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There are records of persecution of foreigners in London after the Great Fire. One French man, '''Robert Hubert''', claimed that he had started the fire. He initially claimed he had started it in Westminster, then said he had started it in Pudding Lane. Despite his story not corresponding properly with events, he was tried, found guilty and hanged. After his death, it was discovered that Hubert wasn't even in London when the fire started. He arrived two days into it.
  • In 1986, 320 years after the event, an apology for starting the fire was made by members of the Worshipful Company of Bakers to the Lord Mayor of London.
  • The Golden Boy of Pye Corner is a gold-plated wooden monument situated on the corner of Cock Lane and Giltspur Street. An inscription states "This boy is in memory put up for the late Fire of London occasioned by The Sin of Gluttony, 1666" It was originally built into the front of a pub called The Fortune of War which was demolished in 1910.

The main inscription, approximately 10 ft below the boy, reads as follows:

The boy at Pye Corner was
erected to commemorate
the staying of the great
fire which beginning at
Pudding Lane was ascribed
to the Sin of Gluttony
when not attributed to
the papists as on the
Monument and the Boy was
made prodigiously fat to
enforce the moral he was
originally built into the
front of a public-house
Called The Fortune of War
Which used to occupy
This site and was pulled
Down in 1910
'The Fortune of War' was
The chief house of call
North of the River for
Resurrectionists in body
snatching days years ago
The landlord used to show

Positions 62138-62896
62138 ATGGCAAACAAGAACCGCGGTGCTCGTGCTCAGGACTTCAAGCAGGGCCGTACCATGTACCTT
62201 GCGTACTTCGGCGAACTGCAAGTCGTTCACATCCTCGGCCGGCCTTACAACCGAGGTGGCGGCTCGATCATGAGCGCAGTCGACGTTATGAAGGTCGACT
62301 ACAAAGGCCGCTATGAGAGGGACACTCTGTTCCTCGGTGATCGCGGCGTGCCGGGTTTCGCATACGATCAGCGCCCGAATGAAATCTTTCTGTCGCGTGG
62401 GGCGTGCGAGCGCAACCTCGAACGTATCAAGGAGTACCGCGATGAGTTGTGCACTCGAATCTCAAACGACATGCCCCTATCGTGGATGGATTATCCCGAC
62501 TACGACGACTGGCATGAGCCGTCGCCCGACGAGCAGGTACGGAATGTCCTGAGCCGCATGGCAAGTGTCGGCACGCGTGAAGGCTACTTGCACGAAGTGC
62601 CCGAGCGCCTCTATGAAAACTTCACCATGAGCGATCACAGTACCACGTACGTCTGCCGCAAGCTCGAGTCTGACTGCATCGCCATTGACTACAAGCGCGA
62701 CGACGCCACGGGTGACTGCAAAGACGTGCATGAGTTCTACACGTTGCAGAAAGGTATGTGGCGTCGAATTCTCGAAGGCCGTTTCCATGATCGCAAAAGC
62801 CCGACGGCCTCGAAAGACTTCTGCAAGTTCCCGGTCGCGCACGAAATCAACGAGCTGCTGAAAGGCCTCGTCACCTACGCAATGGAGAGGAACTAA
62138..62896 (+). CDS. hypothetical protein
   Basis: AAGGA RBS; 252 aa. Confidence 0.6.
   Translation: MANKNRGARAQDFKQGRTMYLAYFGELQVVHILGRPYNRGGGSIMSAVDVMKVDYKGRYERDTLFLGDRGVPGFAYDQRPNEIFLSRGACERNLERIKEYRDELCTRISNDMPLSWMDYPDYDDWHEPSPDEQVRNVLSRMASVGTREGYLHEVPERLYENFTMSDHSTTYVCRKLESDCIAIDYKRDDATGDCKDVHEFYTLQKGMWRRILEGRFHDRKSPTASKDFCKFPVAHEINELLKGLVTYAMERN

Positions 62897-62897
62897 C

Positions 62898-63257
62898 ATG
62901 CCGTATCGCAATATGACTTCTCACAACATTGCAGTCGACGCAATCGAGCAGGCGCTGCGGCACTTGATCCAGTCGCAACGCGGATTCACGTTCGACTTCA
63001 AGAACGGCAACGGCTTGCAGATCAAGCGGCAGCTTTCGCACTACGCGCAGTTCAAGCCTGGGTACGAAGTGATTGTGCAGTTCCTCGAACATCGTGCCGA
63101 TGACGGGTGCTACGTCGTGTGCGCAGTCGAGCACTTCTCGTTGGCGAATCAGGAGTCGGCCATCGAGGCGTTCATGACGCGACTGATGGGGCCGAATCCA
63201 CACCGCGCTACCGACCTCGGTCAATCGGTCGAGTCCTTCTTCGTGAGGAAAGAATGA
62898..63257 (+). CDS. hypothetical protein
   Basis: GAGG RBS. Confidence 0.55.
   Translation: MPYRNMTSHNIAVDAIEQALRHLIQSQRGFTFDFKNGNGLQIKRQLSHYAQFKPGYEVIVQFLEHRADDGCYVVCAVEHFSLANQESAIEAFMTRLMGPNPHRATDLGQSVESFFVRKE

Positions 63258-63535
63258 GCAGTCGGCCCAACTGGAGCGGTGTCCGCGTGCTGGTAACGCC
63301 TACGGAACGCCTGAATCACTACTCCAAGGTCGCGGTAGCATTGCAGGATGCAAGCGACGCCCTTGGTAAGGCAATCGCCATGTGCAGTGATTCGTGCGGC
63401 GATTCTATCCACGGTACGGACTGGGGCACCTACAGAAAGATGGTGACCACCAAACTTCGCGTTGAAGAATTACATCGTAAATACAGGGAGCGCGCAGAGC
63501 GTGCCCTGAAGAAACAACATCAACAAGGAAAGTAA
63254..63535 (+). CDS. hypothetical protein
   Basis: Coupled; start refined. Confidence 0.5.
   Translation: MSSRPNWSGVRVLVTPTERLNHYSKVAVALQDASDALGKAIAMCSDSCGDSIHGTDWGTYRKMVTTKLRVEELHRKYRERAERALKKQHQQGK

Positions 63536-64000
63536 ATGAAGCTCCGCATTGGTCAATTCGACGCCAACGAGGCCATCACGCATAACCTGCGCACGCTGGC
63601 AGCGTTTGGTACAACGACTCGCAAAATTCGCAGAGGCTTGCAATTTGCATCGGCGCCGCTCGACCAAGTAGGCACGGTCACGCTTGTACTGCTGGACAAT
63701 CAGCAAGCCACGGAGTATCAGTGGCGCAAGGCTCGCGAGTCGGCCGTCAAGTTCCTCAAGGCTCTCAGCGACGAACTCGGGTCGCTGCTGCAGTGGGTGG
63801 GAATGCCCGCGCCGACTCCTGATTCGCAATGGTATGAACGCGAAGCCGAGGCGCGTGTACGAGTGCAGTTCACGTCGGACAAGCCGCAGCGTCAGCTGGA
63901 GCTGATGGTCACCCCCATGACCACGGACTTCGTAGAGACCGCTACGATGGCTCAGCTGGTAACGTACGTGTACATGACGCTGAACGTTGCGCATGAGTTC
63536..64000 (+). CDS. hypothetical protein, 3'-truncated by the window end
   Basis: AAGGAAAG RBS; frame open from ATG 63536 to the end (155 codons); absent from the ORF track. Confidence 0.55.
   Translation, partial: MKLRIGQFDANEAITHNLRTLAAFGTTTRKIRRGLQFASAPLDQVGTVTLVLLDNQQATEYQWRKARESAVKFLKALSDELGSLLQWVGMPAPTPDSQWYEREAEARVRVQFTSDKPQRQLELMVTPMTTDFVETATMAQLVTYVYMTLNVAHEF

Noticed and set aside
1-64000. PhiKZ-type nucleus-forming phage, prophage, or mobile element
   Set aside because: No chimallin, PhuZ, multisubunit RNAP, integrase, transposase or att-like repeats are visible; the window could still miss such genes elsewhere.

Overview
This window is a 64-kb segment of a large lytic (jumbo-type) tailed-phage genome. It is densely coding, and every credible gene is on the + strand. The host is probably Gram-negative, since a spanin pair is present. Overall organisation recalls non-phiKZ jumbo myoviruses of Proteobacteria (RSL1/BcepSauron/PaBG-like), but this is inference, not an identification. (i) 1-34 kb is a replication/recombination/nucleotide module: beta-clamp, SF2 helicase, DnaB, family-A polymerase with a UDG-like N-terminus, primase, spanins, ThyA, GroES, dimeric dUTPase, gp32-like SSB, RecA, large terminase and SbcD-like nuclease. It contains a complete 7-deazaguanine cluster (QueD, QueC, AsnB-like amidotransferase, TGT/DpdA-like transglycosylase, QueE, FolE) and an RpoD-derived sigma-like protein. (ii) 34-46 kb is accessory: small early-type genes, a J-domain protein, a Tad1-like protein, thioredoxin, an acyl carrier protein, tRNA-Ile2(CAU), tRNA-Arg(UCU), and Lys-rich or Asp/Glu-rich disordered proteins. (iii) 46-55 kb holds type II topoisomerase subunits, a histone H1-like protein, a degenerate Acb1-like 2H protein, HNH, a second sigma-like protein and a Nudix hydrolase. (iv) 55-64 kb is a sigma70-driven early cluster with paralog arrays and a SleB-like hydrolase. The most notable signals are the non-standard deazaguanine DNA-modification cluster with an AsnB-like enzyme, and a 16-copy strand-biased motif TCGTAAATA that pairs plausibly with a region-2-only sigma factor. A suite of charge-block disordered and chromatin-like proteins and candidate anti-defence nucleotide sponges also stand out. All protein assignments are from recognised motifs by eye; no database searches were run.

The room where on benches
Round the walls the bodies
Were placed labelled
With the snatchers'
names waiting till the
Surgeons at Saint
Bartholomew's could run
Round and appraise them
WIKI The Golden Boy of Pye Corner

Royal Mail Commemorative stamps

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Only six deaths were officially recorded as a result of the Great Fire of London, with the first death being a maid of the baker's family in Pudding Lane. There were likely many more, as deaths of working class people weren't recorded and it is possible that many bodies were cremated in the fire.

Further Reading

https://s3.amazonaws.com/photos.geni.com/p13/25/0e/f8/ed/5344483ea16ba967/line_grey_graded_2px_original.jpg //s3.amazonaws.com/photos.geni.com/p13/0e/86/2b/cc/5344483f1e8d29c0/creative_commons_cc_original.jpg Main Reference WIKI Great Fire of London - Information shared under the Creative Commons Attribution-ShareAlike License - see Creative Commons Licenses

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//s3.amazonaws.com/photos.geni.com/p13/bc/86/0b/17/5344483ebe2f98dc/205_blank_original.jpg this project is in History Link